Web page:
Do the cribs in your church nursery need to be replaced?

Richard Hammar calls attention to new regulations of the Consumer Product Safety Commission affecting cribs in the September/October 2011 edition of Church Law & Tax Report.  The newsletter is not available online so I will not quote it. Since government statistics & regulations aren’t copyrightable, I will summarize a few key pieces of information from the CPSC.

By the way if you are in leadership of a church, I heartily recommend you subscribe to Church Law & Tax Report.  At $69 for six issues a year, it is the most reasonable, pertinent legal information you’ll find.  E-mail contact:  On the net at

Why are cribs a problem getting government attention?  Here’s the data CPSC collected in a 2 ½ year time span:

  • 3,520 incidents during that time, or 1,408 per year
  • Half of those instances required hospitalization. That’s about 700 hospitalizations per year.  Not just ER trips, but admissions to a hospital.
  • 147 fatalities.  That is 59 deaths per year.  About five babies die every month because of problems with their cribs.

In one sentence, drop side cribs are structurally less safe.  Thus, new regulations.

All cribs sold after June 28, 2011 have to meet more stringent safety regulations.  That’s a good idea.  No problem there.

Except that you notice that word sold?  That word includes placing the crib into the ‘stream of commerce’.  That includes selling cribs at a thrift store or rummage sale, giving it to a thrift store so they can sell it, or selling it at a nominal amount to needy parents.  That makes it really hard to get rid of a crib made before the cut off.  Doing any of the things a local church would likely do to get rid of an old crib would subject the church to the safety regulations and serious penalties for violations.

After December 28, 2012, all cribs in use at a childcare facility must meet the new safety requirements.  Mr. Hammar indicates the CPSC has given guidance that CPSC probably will not consider a church’s nursery to be a childcare facility.

Does that mean your church is off the hook?  Legally, perhaps you might not have to comply with the regs for the nursery. On the other hand, let’s look at the moral and ethical dimension.

The new standard of care for a paid childcare facility is to have cribs that meet a higher safety standard.  If that is now the standard of care when babies are in your custody for pay, does that not suggest that from a moral and ethical level that is also the standard of care that should be provided when you’re entrusted with these little lambs during a worship service?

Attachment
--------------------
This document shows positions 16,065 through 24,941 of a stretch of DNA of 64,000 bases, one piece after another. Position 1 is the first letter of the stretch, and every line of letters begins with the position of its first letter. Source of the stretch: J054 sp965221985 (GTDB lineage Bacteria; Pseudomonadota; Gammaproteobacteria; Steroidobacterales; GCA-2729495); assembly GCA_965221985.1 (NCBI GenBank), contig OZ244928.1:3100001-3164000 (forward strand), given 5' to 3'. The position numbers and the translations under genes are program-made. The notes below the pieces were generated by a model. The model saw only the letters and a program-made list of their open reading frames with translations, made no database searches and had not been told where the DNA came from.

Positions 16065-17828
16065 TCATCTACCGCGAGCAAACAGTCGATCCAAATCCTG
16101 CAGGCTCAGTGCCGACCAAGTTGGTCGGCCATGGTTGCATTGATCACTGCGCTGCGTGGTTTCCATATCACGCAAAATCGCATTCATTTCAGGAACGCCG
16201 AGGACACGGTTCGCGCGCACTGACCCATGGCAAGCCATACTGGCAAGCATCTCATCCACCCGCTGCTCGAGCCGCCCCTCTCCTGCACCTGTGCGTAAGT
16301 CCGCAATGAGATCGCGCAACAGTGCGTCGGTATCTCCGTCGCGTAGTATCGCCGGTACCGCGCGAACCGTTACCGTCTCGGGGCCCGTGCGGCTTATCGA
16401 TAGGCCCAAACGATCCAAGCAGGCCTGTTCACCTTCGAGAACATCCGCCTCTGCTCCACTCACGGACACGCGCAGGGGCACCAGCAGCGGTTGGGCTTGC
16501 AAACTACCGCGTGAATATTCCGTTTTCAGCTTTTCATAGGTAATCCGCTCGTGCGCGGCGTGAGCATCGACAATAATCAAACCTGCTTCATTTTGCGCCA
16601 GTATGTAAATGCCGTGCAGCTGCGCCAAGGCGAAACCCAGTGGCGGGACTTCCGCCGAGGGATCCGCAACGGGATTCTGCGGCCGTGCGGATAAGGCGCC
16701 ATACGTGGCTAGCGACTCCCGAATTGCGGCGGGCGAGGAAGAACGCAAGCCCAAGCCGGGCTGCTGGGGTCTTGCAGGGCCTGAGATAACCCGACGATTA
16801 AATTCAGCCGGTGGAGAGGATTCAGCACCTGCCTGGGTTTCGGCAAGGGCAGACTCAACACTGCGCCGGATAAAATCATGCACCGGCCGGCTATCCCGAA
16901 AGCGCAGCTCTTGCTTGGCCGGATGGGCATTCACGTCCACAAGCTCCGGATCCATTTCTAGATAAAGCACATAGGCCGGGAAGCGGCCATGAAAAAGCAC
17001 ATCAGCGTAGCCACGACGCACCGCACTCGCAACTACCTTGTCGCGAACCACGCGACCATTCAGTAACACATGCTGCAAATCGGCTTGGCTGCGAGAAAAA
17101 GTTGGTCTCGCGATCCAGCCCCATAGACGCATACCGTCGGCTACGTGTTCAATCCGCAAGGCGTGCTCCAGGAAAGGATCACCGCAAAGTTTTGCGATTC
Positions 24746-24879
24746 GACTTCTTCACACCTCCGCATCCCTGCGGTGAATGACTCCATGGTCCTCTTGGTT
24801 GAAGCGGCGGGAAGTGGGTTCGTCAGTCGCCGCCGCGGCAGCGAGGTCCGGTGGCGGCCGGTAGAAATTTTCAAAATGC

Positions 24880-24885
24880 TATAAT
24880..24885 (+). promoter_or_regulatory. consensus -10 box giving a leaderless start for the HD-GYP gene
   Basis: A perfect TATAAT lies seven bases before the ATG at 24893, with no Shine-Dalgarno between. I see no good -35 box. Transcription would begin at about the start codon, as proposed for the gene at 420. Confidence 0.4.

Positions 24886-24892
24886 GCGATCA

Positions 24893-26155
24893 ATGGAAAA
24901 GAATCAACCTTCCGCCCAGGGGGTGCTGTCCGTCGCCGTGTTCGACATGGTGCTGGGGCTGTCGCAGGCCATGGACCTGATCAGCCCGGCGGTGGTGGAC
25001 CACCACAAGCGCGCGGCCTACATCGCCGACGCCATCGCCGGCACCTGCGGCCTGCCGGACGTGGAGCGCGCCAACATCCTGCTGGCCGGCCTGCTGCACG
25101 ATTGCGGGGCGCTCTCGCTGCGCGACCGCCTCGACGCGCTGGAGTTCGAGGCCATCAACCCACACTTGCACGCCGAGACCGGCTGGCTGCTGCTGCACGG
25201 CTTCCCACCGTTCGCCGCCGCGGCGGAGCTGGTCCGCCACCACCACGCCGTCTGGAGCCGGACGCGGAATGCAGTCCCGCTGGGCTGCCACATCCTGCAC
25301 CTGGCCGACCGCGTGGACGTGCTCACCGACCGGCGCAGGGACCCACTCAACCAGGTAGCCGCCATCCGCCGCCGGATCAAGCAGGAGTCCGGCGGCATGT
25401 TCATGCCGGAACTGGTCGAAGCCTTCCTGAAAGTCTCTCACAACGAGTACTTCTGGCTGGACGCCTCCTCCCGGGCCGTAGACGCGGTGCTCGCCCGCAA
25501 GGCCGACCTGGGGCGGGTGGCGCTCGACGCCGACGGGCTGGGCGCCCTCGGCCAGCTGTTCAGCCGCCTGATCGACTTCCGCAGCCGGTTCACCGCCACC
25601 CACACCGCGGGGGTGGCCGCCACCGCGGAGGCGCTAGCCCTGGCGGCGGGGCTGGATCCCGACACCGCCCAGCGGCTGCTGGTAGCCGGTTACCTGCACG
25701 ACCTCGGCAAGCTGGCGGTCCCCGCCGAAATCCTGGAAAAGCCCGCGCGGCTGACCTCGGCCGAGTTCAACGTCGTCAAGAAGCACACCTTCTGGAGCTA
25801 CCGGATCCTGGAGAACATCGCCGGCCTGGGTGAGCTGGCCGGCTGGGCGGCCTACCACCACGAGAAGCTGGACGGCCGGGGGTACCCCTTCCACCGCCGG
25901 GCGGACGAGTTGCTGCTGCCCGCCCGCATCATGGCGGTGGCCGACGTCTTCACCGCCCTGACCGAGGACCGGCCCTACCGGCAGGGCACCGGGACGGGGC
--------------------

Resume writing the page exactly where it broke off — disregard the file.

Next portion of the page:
Even if you avoid legal liability in the event of a disaster arising because of a crib that is now defined as unsafe, can you begin to imagine the moral burden of not preventing severe injury or death?  What message would that send to all your congregants and the entire community that you didn’t care enough about babies to spend a few bucks to replace all the cribs?

It is my personal opinion and nothing more, but I think it is going to be very difficult to defend a decision to put babies at risk to save a few hundred dollars.  Thirty seconds spent at Amazon shows 6 different cribs priced from $119 to $199.97 on just the first page of results.

That same moral and ethical calculus applies to the issue of how to dispose of your current cribs. I’m not sure I see any moral option other than breaking them into pieces and putting them into the trash so they cannot be used by anyone else.

Where does that leave churches, whether or not you are paid for childcare? Seems to me we are obligated to get new, safer cribs and destroy the old ones.  Probably should do that earlier than the 12-28-12 deadline.

I haven’t done any cost/benefit calculations in this case to analyze the trade-off.  I’m an accountant so you know that is one of the first ideas that pops into my head.  Then I looked at the CPSC stats again.  I think that we are a rich enough country that we can all afford to replace our baby cribs to avoid 700 hospitalizations and 60 deaths per year nationwide. I think that’s a reasonable trade-off.

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